- Lead Advisor: Responsible for serving valuable clients and business development; mentors lower-rung team members.
- Practicing Partner: A leadership role with ownership and a stake in the firm’s strategy; drives organizational growth.
This five-rung approach assists employees and supervisors in career advancement by providing clear goals and methods to track progress. It helps them understand how to move forward in their careers and know what is expected of them.
It’s important to note that not everyone will progress through all rungs of the ladder, and that’s perfectly fine. Employees have different strengths and interests, and so this career path allows for various career trajectories. The key is to find the right fit where each team member can thrive.
Securing an Advisory Firm’s Future with Succession Planning
Many financial advisor practices lack robust succession plans, instead relying heavily on owner-advisors. But if an aging advisor wants or needs to step away from the day-to-day operations, a firm without a proper plan in place leaves support staff scrambling. This can also sometimes mean the business doesn’t survive past its founder’s direct involvement.
Mergers or acquisitions are common methods to deal with this but can’t fix the main problem of advisor exits. To secure their future, firm leaders should implement a multi-faceted approach that includes succession planning.
Models like the Advisor Career Path & Compensation help financial advisors foster self-sustaining practices by having a steady pipeline of invested support staff to keep the business going strong long into the future.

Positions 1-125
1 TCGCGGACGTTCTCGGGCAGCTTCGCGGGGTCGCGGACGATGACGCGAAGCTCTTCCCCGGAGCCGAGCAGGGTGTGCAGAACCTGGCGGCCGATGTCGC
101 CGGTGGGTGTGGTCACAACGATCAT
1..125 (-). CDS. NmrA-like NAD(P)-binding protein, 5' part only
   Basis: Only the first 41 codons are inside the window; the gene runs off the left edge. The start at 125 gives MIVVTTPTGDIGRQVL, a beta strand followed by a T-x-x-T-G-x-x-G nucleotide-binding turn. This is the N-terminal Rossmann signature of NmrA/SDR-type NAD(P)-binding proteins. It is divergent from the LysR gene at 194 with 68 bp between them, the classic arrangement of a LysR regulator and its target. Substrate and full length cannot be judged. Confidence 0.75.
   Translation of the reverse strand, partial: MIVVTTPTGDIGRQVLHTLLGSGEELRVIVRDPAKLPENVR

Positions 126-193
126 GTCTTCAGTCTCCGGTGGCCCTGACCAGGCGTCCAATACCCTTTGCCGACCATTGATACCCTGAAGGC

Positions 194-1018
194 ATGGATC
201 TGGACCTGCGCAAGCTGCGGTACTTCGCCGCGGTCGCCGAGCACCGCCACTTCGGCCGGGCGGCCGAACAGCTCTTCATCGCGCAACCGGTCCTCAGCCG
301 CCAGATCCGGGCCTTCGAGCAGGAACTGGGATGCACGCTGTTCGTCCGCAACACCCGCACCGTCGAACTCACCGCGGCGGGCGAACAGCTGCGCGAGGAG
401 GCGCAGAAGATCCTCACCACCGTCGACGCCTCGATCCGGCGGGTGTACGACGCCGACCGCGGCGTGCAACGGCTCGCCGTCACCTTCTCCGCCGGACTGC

Balancing Scale and Personalized Service
While scaling is essential for efficiency and growth, benefits from continuously delivering a personalized, high-touch client experience to clients. An efficient way to do that is to build the passage of best practices from experienced advisors to the next generation into the business model.
This way, owners stepping down or away from the firm can rest assured that their clients are receiving the same level of care their clients are accustomed to.
How Top Wealth Management Firms Use This Model
The Advisor Career Path & Compensation program has been successful for RIA firms like JL Smith. It has also made C2P a finalist in the “Thought Leadership & Education” category in ThinkAdvisor’s LUMINARIES awards in 2023.
Smith used this career path at his firm to successfully turn his $10 per hour intern starting at the 1st rung of the career path ladder, eventually into his $51 million rainmaker at his firm, allowing Jason to step down as lead advisor and focus on the management of his practice.
Restructuring for a Stable, Prosperous Future
The financial industry’s organizational design is evolving rapidly to meet the demands of a changing landscape of clients. Modern firms have clear roles, specialized positions, structured career paths, and balance between scale and service excellence to better serve their clients and prosper beyond their founder’s lifetime. For more information on resources C2P offers for restructuring one’s firm, book a call, and download a free eBook about the Advisor Career Path & Compensation Model to help your business succeed with or without you.
Learn more about the Advisor Career Path & Compensation training program and how to attend the next available course.
Financial Professional Use Only
The information provided in this presentation is not intended as investment advice or legal advice. The information provided is for informational and training purposes only. The information in this presentation was accurate as of the time the material was created. Tax laws and rulings can frequently change. Please discuss the client’s current situation with an accountant or tax advisor.